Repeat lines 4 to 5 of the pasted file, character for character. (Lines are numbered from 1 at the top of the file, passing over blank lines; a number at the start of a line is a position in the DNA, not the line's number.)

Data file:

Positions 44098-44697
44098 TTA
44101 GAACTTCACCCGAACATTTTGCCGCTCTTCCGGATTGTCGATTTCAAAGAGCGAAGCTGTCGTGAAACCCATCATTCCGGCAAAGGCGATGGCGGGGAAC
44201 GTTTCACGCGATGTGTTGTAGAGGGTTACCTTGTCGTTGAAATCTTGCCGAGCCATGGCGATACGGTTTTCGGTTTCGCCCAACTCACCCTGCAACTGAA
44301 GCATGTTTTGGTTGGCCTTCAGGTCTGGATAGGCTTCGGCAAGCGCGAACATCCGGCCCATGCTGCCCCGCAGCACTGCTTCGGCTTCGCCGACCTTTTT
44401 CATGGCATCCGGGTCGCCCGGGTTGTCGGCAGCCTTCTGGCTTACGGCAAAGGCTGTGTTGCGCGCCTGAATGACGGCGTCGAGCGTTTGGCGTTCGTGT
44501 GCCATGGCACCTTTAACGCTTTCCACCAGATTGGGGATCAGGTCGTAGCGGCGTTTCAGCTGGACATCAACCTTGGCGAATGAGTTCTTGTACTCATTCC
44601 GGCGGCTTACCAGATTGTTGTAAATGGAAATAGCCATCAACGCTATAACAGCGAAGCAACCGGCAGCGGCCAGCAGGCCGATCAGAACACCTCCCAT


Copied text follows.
44201 GTTTCACGCGATGTGTTGTAGAGGGTTACCTTGTCGTTGAAATCTTGCCGAGCCATGGCGATACGGTTTTCGGTTTCGCCCAACTCACCCTGCAACTGAA
44301 GCATGTTTTGGTTGGCCTTCAGGTCTGGATAGGCTTCGGCAAGCGCGAACATCCGGCCCATGCTGCCCCGCAGCACTGCTTCGGCTTCGCCGACCTTTTT